Faust, (1989) resembles, by structure and form, to a certain point the earlier "Den 33. marts". Neutzsky-Wulff's modern Faust is not a theologian, but rather a psychoanalyst who defies his discipline.

Brick novels

In Neutzsky-Wulff's authorship the traditional novel form now appears to be cracking, as his novels grow in size and are thoroughly embedded with several subplots parallel to the main story. Furthermore, they attain a more objective form and prosaic essence, which provides his ontological platform with deeper insights. Also the author himself becomes omnipresent, frequently either commenting on fictional actions or directly addressing the reader. 2000 (1991) is a science fictional Decameron, where a handful of persons are isolated and share information between themselves. Around them, civilization deteriorates and a brand new kind of human is born. In the epic Verden <16> (1994), Neutzsky-Wulff includes time travels and similar phenomena, as he tries to delete Christ from history. Døden <17> (1996), distinguishes itself from other novels by its political main theme, especially the 1990s' emerging chauvinist and neofascist tendencies. This novel attracted public spotlights, as the dissolution of the journal Faklen caused a public dispute between its editors. Neutzsky-Wulff himself added yet another creation to his authorship with UFO (1999). UFO enhances his science fiction-novels of the 70s by reviewing the occult and mythological foundations of the UFO-phenomenon. In between his novel writing, Neutzsky-Wulff translated Genesis, which was published as For længe siden <19> (2000). In his Abattoir <20> (2003), he returns to his lighter style, reminiscent of the Adam Hart series.

A modern grimoire

Transcendent ambitions forges the massive arguments appearing in Rum <21> (2001), his greatest fictional work to date, and the prose work Det overnaturlige <22> (2004) expounding on the essence and forms of religious experience and reality itself, treating much the same topics as the earlier Okkultisme and Magi, only now in much more depth. These parallel works fulfil these ambitions fully from two different holds.

The heavy Rum is illustrated with a deliberate "bad taste" by Jørgen Bitsch. The plot is set in separated rooms: A girl selling herself as a sex slave, a man in a bunker after a nuclear war, an expedition to an alien planet, a haunted house investigator and finally, a poet not knowing he is an inspirational source for a mass murderer. These rooms can be thought of as interlinked: They are books read by the man in the bunker or visions seen by the slave girl etc. Neutzsky-Wulff and his wife also appear. Later, the characters exchange locations. Reality constrains itself to self-created rooms and the apparently incoherent action is deliberately supposed to influence the reader to assume a magical way of thinking. It is an abyssal book, hardly fully comprehensible by any but a few.

The prose Det overnaturlige, more or less exact than Okkultisme and Magi, is at the same time meant to displace them by writing a modern grimoire. It is information-dense, cut to the bone and indirectly demands that the reader study a number of texts only referred to in the book to properly understand it. The book describes the mystic initiation, a radical practice requiring women to be sexually enslaved (as in Rum), whereas men have to undergo a kind of virtual castration. Themes as diverse as kabbalah, the mystic traditions of the Holy Grail, Gnosticism, fairy tales, Mozart's The Magic Flute and Wagner are treated in depth.


Neutzsky-Wulff's books are quite unlike most contemporary Danish literature and can read like the texts of a strange, foreign religion at times. Time has shown that critics have a tendency to either praise them wholeheartedly or else distance themselves from them.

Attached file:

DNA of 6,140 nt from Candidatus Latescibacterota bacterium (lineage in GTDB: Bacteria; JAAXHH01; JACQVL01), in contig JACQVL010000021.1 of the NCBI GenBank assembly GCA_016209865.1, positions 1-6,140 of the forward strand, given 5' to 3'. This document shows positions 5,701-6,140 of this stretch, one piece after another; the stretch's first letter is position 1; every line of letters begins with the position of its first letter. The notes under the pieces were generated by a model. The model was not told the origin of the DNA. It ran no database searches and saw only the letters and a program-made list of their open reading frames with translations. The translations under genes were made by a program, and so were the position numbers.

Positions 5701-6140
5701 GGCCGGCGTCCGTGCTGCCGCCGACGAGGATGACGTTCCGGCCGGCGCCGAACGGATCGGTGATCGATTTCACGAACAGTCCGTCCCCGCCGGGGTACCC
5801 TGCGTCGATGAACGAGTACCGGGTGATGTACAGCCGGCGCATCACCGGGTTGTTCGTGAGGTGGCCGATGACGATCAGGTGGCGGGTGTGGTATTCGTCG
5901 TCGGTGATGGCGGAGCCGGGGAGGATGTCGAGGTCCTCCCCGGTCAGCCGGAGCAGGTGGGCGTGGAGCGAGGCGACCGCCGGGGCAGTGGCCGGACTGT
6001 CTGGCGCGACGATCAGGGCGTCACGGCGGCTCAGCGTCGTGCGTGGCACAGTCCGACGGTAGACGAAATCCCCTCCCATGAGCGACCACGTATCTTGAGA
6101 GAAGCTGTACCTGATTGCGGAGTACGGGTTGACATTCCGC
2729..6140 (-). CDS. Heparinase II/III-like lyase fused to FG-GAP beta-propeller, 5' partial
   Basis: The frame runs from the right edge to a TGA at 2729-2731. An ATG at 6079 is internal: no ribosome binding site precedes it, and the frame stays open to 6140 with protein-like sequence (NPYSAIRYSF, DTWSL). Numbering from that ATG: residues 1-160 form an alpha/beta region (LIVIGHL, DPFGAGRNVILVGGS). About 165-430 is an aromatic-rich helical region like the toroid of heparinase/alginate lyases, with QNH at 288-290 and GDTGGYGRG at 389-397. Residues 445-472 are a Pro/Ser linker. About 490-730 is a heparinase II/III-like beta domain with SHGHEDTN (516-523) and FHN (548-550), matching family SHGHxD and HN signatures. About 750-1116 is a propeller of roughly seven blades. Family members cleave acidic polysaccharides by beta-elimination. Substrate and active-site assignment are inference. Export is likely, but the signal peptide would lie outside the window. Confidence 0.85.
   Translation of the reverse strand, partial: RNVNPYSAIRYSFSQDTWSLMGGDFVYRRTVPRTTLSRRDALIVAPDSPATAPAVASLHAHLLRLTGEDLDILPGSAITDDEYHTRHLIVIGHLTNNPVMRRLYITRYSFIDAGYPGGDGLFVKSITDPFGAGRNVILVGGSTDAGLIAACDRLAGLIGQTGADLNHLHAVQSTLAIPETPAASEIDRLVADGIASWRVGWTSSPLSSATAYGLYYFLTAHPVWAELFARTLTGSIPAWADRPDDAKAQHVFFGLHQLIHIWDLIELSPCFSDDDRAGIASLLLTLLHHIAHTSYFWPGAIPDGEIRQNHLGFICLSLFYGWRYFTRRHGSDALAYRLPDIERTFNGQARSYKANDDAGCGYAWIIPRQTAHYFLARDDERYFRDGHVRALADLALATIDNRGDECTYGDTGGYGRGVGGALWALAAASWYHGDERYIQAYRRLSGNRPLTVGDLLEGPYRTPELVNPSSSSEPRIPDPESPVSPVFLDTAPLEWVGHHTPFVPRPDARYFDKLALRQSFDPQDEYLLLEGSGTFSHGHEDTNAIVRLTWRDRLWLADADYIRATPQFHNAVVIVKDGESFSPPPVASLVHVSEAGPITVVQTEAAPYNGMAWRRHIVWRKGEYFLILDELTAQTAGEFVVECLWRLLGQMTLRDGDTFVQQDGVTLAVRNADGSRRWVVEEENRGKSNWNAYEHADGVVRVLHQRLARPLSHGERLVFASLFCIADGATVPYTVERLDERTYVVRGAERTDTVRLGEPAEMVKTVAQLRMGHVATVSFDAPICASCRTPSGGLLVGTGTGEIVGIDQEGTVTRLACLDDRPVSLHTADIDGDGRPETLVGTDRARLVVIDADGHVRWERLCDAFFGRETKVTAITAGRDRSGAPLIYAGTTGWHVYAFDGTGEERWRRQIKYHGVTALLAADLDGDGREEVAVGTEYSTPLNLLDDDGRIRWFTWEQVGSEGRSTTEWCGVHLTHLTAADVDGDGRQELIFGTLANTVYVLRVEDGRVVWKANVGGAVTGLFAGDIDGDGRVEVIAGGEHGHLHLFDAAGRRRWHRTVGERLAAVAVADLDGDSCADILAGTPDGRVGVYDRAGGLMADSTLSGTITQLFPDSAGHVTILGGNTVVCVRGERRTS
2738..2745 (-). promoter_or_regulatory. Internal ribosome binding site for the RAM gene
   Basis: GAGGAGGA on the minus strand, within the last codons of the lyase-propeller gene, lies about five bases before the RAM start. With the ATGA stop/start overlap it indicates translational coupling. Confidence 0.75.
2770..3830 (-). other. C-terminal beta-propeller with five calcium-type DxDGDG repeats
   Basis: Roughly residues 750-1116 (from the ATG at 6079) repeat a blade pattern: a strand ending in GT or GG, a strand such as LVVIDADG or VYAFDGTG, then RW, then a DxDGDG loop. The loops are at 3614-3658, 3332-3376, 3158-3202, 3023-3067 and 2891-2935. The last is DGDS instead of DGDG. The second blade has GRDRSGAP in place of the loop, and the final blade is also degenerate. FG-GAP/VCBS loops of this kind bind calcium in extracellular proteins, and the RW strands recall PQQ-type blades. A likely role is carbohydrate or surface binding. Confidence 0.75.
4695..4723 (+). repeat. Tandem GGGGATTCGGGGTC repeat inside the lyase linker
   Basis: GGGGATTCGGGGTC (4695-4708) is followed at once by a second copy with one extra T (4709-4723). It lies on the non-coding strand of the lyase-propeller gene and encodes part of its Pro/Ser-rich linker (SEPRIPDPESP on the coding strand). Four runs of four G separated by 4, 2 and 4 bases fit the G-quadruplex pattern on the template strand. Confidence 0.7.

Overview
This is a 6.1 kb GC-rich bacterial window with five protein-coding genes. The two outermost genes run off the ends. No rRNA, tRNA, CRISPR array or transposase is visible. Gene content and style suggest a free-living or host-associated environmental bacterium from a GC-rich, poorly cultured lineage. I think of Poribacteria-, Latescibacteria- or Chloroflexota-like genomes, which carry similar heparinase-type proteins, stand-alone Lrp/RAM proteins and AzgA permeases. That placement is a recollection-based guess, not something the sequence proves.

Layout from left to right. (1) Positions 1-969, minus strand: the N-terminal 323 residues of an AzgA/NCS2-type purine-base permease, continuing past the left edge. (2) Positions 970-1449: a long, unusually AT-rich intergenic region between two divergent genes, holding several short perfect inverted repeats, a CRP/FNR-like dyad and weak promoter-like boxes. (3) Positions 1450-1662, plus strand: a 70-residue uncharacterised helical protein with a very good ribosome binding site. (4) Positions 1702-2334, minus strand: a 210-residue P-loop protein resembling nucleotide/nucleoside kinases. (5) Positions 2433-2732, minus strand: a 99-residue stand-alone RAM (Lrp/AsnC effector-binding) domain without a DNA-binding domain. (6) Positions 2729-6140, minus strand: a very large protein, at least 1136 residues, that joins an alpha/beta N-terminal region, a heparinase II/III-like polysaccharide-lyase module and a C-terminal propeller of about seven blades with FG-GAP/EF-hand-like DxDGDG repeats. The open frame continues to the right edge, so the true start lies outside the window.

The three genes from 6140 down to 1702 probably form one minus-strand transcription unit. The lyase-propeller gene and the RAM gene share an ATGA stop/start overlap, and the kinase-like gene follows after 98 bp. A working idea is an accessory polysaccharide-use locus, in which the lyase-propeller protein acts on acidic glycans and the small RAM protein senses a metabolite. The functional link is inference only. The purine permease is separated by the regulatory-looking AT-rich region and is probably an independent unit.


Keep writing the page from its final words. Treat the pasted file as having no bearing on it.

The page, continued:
Novels and short stories

  • Dialog om det enogtyvende århundredes to vigtigste verdenssystemer[3](1971, 2. ed. 1972)
  • Adam Harts opdagelser <5> (1972, republished 2003)
  • Anno Domini: novel (1975, republished 2000)
  • Gud <9>: novel (1976) republished (1995)
  • Adam Hart og sjælemaskinen <6> (1977)
  • Victor Janis & Søn <7> (1977)
  • Oiufael (1977)
  • Den 33. marts <8> (1977)
  • Havet <10> (1978)(1996)
  • Indsigtens sted <12> (1978) (1996)
  • Menneske <11>: novel (1982)
  • Ulvens arv og andre noveller (1984)
  • Faust: novel (1989)
  • 2000: novel (1991)
  • Skrækkens ABC. Noveller for børn (1992)
  • Verden <16>: novel (1994)
  • Døden <17>: novel (1996)
  • UFO: novel (1999)
  • Rum <21>: novel (2001)
  • Abattoir <20>(2003)
  • Hjernen: novel (2007)
  • Adam Hart: novel (2007)
  • Menneskets afvikling: novel (2009)
  • 9999: novel (2010)
  • Biblen: novel (coming in 2012)

Prose (selected)

  • Mikrodatamaten, programmering og anvendelse: en bog om ZX81 BASIC (1984)
  • Okkultisme <13> (1985)
  • Programmering med COMMODORE BASIC (1985)
  • Amstrad BASIC (1985)
  • Magi <14> (1986)
  • BASIC med COMMODORE 64 (1986)
  • Comal 80 og Piccoline (1986)
  • Verdens historie. 1: Oprindelse <15> 1988
  • Postscript-programmering (1990)
  • For længe siden <19> : Første Mosebog i nyoversættelse (2000)
  • Det overnaturlige <22> (2004)
  • Menneskets afvikling (2009)

On Neutzsky-Wulff's authorship

  • Engelbreth Larsen, Rune: Forsvar for verden <18> : en indføring i Erwin Neutzsky-Wulffs forfatterskab (1994)
  • Jørgensen, Stig W.: Erwin Neutzsky-Wulff, en introduktion. (Bibliografi af Listemageren) (1995)
  • Asger Harlung, Henrik Isaksen, Frank Brahe (ed.): Samtaler med Erwin Neutzsky-Wulff (2004)


  1. ^ Dialogue about the 21st century's two most important world systems
  • <5> The Discoveries of Adam Hart
  • <6> Adam Hart and the Soulmachine
  • <3> Victor Janis and Son
  • <4> The 33. of march
  • <9> God
  • <10> The Ocean
  • <11> Man
  • <12> The Place of Insight
  • <13> Occultism
  • <14> Magic
  • <15> Origin
  • <16> The World
  • <17> Death
  • <18> Defense for the World
  • <19> A Long Time Ago
  • <20> Slaughterhouse
  • <21> Room
  • <22> The Supernatural


  1. ^ "Danish humanist magazine". Retrieved December 5, 2005. 
  1. ^ "Neutzsky-Wulff's home page". Retrieved December 5, 2005. 
  1. ^ The book's views made editor of a Danish magazine, Elsa Gress, term his views "wannabe, half-sweet and deathsick nazi mentality". In Danish: "Fimsefin og halvlækker, dødssyg nazimentalitet").

See also

Anders Westenholz, another Danish writer of fantastic literature for mature readers.

External links